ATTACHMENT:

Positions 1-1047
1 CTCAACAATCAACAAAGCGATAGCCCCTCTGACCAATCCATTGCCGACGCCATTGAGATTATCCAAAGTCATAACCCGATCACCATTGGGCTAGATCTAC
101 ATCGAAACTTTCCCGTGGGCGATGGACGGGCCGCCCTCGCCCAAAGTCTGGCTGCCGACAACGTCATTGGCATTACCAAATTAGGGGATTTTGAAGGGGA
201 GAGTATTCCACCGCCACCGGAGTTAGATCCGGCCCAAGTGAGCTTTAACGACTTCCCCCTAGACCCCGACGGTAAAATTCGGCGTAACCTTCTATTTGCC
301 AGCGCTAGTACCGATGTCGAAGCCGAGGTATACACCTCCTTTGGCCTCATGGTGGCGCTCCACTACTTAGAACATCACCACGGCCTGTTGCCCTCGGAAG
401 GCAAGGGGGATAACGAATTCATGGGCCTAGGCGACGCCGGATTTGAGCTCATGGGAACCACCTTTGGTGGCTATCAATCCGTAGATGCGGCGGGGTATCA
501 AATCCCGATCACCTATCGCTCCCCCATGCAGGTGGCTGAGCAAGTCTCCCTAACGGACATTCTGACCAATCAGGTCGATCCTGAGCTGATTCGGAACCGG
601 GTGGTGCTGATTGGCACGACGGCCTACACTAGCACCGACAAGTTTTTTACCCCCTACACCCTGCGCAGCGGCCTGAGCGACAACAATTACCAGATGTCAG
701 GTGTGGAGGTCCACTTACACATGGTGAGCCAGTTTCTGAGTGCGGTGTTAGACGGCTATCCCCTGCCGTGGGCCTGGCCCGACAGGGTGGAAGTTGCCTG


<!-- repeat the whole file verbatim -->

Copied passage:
Positions 1-1047
1 CTCAACAATCAACAAAGCGATAGCCCCTCTGACCAATCCATTGCCGACGCCATTGAGATTATCCAAAGTCATAACCCGATCACCATTGGGCTAGATCTAC
101 ATCGAAACTTTCCCGTGGGCGATGGACGGGCCGCCCTCGCCCAAAGTCTGGCTGCCGACAACGTCATTGGCATTACCAAATTAGGGGATTTTGAAGGGGA
201 GAGTATTCCACCGCCACCGGAGTTAGATCCGGCCCAAGTGAGCTTTAACGACTTCCCCCTAGACCCCGACGGTAAAATTCGGCGTAACCTTCTATTTGCC
301 AGCGCTAGTACCGATGTCGAAGCCGAGGTATACACCTCCTTTGGCCTCATGGTGGCGCTCCACTACTTAGAACATCACCACGGCCTGTTGCCCTCGGAAG
401 GCAAGGGGGATAACGAATTCATGGGCCTAGGCGACGCCGGATTTGAGCTCATGGGAACCACCTTTGGTGGCTATCAATCCGTAGATGCGGCGGGGTATCA
501 AATCCCGATCACCTATCGCTCCCCCATGCAGGTGGCTGAGCAAGTCTCCCTAACGGACATTCTGACCAATCAGGTCGATCCTGAGCTGATTCGGAACCGG
601 GTGGTGCTGATTGGCACGACGGCCTACACTAGCACCGACAAGTTTTTTACCCCCTACACCCTGCGCAGCGGCCTGAGCGACAACAATTACCAGATGTCAG
701 GTGTGGAGGTCCACTTACACATGGTGAGCCAGTTTCTGAGTGCGGTGTTAGACGGCTATCCCCTGCCGTGGGCCTGGCCCGACAGGGTGGAAGTTGCCTG